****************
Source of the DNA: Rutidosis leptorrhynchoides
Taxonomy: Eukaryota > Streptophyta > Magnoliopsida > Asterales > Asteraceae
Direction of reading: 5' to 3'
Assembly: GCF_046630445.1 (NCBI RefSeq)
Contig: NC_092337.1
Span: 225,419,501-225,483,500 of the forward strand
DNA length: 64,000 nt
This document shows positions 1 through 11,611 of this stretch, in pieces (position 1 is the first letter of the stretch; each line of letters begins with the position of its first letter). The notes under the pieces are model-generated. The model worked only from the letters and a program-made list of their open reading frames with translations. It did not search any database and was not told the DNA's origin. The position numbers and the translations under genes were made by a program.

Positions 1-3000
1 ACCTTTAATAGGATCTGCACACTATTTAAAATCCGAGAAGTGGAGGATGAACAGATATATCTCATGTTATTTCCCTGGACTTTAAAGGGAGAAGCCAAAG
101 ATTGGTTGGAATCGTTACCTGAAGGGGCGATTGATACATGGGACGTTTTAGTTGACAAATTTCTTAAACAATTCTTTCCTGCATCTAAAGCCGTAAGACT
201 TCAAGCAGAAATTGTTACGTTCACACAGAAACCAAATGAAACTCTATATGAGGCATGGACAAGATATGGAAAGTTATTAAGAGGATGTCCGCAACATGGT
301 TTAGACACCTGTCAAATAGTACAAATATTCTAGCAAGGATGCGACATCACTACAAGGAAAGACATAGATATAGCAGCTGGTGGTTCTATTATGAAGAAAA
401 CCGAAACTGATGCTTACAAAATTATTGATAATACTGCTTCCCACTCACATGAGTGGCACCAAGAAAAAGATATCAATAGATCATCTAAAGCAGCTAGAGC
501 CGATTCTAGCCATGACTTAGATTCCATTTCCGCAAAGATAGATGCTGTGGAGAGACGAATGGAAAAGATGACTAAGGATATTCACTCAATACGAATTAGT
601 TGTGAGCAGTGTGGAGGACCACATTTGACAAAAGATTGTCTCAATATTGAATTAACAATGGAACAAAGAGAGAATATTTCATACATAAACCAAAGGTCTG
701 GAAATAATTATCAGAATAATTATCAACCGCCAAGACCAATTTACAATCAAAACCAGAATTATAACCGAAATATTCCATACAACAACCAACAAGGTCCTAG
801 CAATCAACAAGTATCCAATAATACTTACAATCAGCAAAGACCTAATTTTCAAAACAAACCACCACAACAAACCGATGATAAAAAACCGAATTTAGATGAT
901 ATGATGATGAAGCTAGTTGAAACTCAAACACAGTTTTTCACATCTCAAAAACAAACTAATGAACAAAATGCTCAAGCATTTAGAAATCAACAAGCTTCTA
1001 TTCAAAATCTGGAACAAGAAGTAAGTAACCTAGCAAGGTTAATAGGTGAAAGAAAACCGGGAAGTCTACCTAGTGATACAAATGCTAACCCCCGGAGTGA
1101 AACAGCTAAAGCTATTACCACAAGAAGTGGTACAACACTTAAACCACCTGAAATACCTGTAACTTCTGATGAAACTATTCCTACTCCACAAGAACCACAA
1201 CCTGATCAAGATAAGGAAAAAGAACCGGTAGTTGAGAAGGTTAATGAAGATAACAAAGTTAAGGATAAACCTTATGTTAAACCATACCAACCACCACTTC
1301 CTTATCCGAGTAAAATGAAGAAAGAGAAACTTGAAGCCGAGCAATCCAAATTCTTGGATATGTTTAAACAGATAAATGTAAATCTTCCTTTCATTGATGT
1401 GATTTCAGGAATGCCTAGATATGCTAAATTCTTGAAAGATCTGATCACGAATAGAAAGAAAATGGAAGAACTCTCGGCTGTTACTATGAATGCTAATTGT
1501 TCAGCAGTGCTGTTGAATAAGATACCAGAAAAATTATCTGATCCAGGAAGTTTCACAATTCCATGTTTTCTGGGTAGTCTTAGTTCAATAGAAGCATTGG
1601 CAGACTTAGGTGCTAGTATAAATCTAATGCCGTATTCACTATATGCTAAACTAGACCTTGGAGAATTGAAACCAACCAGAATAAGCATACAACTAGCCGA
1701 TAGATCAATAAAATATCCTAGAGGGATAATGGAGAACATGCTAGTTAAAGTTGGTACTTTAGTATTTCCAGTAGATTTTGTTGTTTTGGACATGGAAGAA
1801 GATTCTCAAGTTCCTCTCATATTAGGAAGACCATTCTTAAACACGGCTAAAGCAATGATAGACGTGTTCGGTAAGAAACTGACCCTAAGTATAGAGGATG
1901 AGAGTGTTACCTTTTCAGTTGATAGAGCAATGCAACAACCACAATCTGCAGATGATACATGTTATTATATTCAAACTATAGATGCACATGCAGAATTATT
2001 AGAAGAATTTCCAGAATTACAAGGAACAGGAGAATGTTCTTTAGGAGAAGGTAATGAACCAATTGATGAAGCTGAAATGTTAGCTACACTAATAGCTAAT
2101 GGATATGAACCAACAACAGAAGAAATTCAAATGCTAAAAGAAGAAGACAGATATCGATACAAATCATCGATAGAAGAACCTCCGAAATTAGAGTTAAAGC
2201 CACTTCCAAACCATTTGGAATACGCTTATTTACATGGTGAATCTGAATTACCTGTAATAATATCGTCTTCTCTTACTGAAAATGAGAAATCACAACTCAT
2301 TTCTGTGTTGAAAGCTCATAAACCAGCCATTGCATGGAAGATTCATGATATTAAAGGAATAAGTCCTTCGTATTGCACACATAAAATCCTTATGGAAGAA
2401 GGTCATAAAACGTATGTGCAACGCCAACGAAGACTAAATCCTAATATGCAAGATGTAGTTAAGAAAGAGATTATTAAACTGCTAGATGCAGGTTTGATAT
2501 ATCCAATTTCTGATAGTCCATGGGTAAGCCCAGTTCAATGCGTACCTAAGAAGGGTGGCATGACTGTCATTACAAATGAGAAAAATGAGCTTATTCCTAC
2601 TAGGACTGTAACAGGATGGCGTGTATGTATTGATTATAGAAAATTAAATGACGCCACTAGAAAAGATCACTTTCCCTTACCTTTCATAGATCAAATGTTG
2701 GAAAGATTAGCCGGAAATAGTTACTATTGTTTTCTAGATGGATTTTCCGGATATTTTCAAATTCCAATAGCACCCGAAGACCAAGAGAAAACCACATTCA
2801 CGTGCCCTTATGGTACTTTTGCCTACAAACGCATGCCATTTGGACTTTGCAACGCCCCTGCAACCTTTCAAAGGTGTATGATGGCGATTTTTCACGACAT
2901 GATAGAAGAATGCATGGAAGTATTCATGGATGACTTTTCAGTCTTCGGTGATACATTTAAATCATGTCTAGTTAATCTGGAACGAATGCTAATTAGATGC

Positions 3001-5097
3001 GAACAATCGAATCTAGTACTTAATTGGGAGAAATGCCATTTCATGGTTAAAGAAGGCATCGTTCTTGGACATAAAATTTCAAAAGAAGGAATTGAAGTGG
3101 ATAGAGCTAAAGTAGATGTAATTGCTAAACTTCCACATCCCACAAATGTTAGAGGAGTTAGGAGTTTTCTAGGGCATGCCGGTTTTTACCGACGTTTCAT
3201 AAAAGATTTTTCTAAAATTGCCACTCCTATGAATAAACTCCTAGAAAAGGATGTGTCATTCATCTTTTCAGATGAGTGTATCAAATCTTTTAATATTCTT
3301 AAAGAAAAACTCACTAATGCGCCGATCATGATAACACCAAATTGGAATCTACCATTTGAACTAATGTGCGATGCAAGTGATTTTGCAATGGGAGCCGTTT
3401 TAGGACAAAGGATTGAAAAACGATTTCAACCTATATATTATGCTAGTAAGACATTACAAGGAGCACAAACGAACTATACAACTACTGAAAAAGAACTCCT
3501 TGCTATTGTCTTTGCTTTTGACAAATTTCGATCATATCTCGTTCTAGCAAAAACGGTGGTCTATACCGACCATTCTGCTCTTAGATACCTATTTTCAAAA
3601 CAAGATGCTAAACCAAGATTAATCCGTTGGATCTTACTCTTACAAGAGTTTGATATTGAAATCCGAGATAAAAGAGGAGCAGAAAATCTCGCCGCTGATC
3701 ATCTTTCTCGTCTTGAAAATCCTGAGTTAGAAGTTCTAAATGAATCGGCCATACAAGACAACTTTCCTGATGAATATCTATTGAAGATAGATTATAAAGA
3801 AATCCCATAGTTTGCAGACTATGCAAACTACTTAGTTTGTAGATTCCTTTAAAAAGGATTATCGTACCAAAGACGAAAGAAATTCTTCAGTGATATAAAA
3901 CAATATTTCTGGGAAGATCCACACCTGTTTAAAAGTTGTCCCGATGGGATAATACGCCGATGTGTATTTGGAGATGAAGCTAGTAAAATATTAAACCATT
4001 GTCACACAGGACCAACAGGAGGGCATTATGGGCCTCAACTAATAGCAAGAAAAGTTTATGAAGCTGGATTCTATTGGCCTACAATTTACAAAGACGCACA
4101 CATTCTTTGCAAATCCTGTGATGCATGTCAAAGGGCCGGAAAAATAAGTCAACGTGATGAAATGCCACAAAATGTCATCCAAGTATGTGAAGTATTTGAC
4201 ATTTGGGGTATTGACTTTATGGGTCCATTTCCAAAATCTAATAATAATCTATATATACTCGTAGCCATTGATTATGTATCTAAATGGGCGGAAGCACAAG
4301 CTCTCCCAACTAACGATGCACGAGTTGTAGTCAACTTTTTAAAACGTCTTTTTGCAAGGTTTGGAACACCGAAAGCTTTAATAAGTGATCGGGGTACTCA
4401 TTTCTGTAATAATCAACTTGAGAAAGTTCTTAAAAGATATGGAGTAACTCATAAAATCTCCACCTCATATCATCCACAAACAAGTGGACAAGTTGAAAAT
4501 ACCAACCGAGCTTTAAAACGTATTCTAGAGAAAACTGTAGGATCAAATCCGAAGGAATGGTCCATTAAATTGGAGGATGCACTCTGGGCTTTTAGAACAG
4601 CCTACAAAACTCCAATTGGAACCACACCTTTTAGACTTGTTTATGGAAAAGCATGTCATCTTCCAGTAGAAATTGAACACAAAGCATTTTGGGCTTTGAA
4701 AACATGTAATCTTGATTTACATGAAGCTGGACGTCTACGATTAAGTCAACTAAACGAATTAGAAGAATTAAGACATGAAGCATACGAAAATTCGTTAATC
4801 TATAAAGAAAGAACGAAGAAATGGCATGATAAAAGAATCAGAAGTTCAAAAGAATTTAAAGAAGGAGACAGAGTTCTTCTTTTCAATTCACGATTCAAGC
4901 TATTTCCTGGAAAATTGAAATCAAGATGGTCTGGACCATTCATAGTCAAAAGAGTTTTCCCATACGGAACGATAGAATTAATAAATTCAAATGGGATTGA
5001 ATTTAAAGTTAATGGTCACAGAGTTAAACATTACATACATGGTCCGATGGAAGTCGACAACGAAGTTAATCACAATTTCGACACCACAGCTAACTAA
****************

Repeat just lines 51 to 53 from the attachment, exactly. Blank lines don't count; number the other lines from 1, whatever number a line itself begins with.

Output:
4001 GTCACACAGGACCAACAGGAGGGCATTATGGGCCTCAACTAATAGCAAGAAAAGTTTATGAAGCTGGATTCTATTGGCCTACAATTTACAAAGACGCACA
4101 CATTCTTTGCAAATCCTGTGATGCATGTCAAAGGGCCGGAAAAATAAGTCAACGTGATGAAATGCCACAAAATGTCATCCAAGTATGTGAAGTATTTGAC
4201 ATTTGGGGTATTGACTTTATGGGTCCATTTCCAAAATCTAATAATAATCTATATATACTCGTAGCCATTGATTATGTATCTAAATGGGCGGAAGCACAAG